After months of rumours, teasers and awful lot of speculation, the World Rallycross Championship finally got underway earlier this month, with the season opener taking place at the Circuit de Barcelona-Catalunya in Spain.
Given that I have already discussed the participants of this year’s Championship in my season preview blog, I won’t waste any time dwelling on those details and will dive straight into the action.
Conditions at the circuit almost directly mirrored last year with rain during Saturday and sunshine on Sunday. That said, the rainfall was much heavier this year, with the precipitation beginning during the first round of qualification races and not relenting until the closing stages of qualifying two.
As a consequence the tarmac sections of track were completely saturated and the loose sections became slippery swamps for most of the qualifying action during the opening day. Sticking to the racing line was absolutely critical, especially on the dirt, as even slight deviations from the clean line drastically slowed the cars.
Still, I wasn’t complaining about the conditions (OK, so I might have moaned a bit during the relentless downpour) as the mixed weather gave spectators a chance to see the drivers fighting with their cars in low grip conditions during the first day, then pushing their cars to the absolute limit on a dry track on day two.
I am always eager to get my first look at the latest cars when a new season kicks off but, as a product of Prodrive, the new GCK Megane RS RX was at the top of my list. As expected there are countless clever details scattered around the car and I would love to be able to grill the engineers about some of the design decisions, particularly the unique configuration of the rear radiator ducting.
With the World Rallycross Championship due to make the switch to electric in 2020, the Prodrive Megane is particularly significant as it is likely to be the last big budget petrol Supercar to be developed for World Rallycross.
Aside from the Renault, I was also intrigued by the latest iteration of the Olsbergs MSE Fiesta. OMSE have built a lot of Fords over the year and, aesthetically speaking, I have sometimes found it difficult to distinguish between the various evolutions of their cars.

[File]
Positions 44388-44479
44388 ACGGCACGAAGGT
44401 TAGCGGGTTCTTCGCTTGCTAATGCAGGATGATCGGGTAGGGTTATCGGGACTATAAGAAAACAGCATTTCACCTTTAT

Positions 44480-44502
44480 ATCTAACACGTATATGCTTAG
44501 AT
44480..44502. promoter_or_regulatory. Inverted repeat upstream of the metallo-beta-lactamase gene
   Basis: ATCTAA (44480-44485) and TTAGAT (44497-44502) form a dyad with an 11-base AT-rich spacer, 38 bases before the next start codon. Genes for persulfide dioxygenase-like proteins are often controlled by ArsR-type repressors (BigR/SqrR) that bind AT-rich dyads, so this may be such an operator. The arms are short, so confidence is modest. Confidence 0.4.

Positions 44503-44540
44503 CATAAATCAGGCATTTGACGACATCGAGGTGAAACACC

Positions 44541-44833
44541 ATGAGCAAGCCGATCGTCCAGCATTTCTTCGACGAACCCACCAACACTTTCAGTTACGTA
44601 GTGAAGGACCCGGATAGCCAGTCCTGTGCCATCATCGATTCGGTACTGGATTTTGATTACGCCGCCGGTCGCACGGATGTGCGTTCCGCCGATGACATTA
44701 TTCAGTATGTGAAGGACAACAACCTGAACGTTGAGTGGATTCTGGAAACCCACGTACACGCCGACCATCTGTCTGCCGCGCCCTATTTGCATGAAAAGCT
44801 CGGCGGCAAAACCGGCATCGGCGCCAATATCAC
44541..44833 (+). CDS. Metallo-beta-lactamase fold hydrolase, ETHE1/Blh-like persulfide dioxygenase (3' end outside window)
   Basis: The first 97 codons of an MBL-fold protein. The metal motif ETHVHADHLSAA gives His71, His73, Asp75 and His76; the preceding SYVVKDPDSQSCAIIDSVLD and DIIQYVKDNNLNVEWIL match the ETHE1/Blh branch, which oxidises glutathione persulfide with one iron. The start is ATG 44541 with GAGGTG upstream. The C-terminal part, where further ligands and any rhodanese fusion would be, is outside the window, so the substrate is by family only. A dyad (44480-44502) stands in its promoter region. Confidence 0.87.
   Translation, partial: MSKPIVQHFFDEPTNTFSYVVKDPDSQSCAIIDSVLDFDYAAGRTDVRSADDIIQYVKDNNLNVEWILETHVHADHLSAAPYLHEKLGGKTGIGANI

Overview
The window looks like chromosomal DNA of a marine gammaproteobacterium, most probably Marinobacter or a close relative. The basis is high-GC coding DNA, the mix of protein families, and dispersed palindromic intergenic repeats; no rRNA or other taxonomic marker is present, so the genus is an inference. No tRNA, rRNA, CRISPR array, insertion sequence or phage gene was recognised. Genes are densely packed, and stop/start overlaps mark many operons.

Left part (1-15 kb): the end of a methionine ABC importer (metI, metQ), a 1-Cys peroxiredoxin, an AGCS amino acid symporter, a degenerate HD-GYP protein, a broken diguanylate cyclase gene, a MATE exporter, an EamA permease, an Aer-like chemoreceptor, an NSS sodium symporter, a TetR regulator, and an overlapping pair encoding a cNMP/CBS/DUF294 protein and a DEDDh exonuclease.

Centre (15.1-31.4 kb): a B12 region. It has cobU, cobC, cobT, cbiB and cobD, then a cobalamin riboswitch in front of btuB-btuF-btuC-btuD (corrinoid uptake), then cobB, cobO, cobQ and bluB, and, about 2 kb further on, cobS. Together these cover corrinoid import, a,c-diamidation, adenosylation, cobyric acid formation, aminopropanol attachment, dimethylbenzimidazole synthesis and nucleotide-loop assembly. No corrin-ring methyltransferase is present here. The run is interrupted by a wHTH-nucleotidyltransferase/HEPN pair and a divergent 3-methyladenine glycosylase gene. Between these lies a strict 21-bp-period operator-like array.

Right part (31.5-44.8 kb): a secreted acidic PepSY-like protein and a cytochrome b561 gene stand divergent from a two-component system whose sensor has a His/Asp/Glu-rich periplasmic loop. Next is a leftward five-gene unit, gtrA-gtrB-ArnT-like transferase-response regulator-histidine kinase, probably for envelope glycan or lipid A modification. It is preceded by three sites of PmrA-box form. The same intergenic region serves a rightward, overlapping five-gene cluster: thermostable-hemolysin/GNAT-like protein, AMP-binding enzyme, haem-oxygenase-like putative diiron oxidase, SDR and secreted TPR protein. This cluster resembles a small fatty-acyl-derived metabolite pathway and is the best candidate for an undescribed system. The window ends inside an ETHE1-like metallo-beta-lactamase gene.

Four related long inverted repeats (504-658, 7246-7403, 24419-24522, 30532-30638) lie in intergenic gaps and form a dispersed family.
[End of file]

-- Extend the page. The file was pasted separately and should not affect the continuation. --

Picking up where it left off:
With a front mounted radiator setup – and thus no rear air intakes –the 2018 OMSE Fiesta is easily identifiable and, beyond that, the latest car seems to have much smoother lines than any other Ford OMSE have built. In fact from certain angles I thought the silhouette of the latest car was rather reminiscent of the 2016 Hansen 208.
It was Mattias Ekstrom who made the best start in the wet conditions, posting a time four seconds faster than his closest rival Petter Solberg in qualifying one. First blood to EKS, but it was early days and many drivers looked to be starting cautiously.
As the rain began to abate (or perhaps I was just too wet to notice it falling anymore) Petter Solberg struck back, posting fastest time in qualifying two and taking the lead of the overnight standings.
Ekstrom could only manage seventh fastest time in qualifying two, but he only dropped one position to second overall at the end of the first day of racing.
Where Saturday morning had been gloomy and overcast, Sunday was bright and clear, with the few clouds disappearing by mid-morning. As a consequence the sun was beating down on the circuit before the first car hit the track and the loose sections, which had been bogs by the end of the first day of racing, quickly dried out.
Notably the first race to take place on the second day was the supporting crosskart category and the dirt sections were drying so rapidly that you could see the racing line shifting with each passing lap.
As he had in qualifying two, Petter Solberg only offered the field one view during qualifying three: the rather trick looking new rear wing of the 2018 PSRXVW Volkswagen Polo R. The drying track was obviously a factor, but it looked like Petter was going to be the man to beat.